Port of Tauranga is New Zealand’s largest port and the country’s international freight gateway. It operates wharves at Sulphur Point and Mount Maunganui in Tauranga, as well as MetroPort, a rail-linked inland port in South Auckland. The Port of Tauranga Group includes:

• Tapper Transport Limited – New Zealand’s largest wharf cartage company and operator of a container freight station adjacent to MetroPort Auckland, which includes Priority Logistics – a Bay of Plenty based transport and freight handling operation.

• Quality Marshalling Limited – New Zealand’s second largest log marshalling and scaling company, with operations at Mount Maunganui, Northport, Murupara, Rotorua, Kaingaroa, Napier and Auckland.

• Northport Limited – a joint venture with Northland Port Corporation, operating a deep water commercial port at Marsden Point.

• MetroPack Limited – a container packing and unpacking facility based in Auckland.

• MetroBox Auckland Limited – a container cleaning, repair and storage facility at MetroPort, operated in a joint venture with KiwiRail.

• Cubic Transport Services Limited (37.5% ownership) – specialists in moving freight within New Zealand.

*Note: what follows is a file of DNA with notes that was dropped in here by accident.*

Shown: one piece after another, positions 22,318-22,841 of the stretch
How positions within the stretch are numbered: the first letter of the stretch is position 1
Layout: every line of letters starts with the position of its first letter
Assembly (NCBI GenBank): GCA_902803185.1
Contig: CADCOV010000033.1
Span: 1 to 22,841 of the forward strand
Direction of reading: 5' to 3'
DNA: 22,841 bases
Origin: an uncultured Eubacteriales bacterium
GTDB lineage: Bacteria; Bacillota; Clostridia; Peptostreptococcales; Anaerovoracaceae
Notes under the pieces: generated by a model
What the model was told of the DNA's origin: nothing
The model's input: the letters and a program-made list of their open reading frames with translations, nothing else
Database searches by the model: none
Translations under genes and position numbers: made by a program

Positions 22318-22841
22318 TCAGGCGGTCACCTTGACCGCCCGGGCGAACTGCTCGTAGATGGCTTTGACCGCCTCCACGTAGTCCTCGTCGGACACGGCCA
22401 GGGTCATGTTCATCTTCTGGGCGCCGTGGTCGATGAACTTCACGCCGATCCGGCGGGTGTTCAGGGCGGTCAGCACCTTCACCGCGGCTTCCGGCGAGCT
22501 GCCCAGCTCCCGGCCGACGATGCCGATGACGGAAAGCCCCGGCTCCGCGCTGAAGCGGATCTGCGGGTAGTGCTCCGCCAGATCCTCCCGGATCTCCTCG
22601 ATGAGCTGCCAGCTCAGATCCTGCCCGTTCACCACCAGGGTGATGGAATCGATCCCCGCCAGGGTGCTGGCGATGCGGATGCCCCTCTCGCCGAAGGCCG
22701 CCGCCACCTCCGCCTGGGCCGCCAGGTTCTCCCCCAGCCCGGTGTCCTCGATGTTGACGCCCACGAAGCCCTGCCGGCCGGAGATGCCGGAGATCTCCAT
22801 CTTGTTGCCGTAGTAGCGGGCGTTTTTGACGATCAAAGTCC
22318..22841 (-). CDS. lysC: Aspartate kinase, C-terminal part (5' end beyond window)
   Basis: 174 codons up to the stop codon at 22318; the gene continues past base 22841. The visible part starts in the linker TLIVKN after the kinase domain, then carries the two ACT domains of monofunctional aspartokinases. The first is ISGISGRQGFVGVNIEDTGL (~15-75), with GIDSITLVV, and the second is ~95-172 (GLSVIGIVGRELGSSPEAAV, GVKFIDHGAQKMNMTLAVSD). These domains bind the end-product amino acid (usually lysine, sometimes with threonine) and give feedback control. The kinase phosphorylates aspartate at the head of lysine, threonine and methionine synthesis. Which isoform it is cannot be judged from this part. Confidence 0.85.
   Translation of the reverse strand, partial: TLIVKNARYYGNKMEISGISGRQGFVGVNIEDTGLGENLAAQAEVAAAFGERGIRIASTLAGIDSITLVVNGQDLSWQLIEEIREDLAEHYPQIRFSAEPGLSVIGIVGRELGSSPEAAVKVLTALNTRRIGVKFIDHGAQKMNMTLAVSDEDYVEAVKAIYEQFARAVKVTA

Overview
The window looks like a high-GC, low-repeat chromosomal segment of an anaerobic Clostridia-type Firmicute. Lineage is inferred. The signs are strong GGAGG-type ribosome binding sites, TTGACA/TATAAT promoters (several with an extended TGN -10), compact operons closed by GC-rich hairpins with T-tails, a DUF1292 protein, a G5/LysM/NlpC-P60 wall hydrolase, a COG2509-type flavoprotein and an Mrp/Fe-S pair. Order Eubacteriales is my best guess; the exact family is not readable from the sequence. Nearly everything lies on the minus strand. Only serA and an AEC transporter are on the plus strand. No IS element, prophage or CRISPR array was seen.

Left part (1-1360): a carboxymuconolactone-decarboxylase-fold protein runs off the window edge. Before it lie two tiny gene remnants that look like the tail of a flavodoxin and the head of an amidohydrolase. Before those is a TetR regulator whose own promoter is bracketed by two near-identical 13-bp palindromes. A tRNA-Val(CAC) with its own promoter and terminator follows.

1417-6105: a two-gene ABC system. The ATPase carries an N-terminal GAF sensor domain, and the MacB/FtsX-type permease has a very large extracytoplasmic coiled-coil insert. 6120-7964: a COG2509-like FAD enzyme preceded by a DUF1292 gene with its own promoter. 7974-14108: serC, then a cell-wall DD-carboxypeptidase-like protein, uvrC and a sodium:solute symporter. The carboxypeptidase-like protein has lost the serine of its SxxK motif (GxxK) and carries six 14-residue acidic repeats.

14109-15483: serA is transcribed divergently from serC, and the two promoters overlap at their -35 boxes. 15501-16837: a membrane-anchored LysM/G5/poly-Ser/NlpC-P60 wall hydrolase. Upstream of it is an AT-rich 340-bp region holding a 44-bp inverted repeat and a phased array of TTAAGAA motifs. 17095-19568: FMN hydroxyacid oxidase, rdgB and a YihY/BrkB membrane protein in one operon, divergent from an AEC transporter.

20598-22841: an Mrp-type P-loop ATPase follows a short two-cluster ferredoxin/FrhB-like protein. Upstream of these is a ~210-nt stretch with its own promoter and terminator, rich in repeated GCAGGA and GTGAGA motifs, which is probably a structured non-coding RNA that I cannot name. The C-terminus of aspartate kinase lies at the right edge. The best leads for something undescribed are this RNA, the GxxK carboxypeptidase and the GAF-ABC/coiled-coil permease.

About PrimePort Timaru:

For more than 125 years, PrimePort Timaru has linked South Canterbury to international markets.

More than 75% of the South Island’s population lives within a 200 km radius of its gates, while its immediate freight catchment hosts the second largest dairy processing plant in the world; the largest wool scour in the Southern Hemisphere; five export meat processing plants; five export timber plants and five export fishing companies. PrimePort’s exports are mainly primary products destined for international markets, while most imports are destined to service the agricultural community.

It is currently 71.43% owned by the Timaru District Holdings Limited, a wholly owned subsidiary of Timaru District Council, and 28.57% owned by Port Industry Holdings Limited, a group of nine local private interests.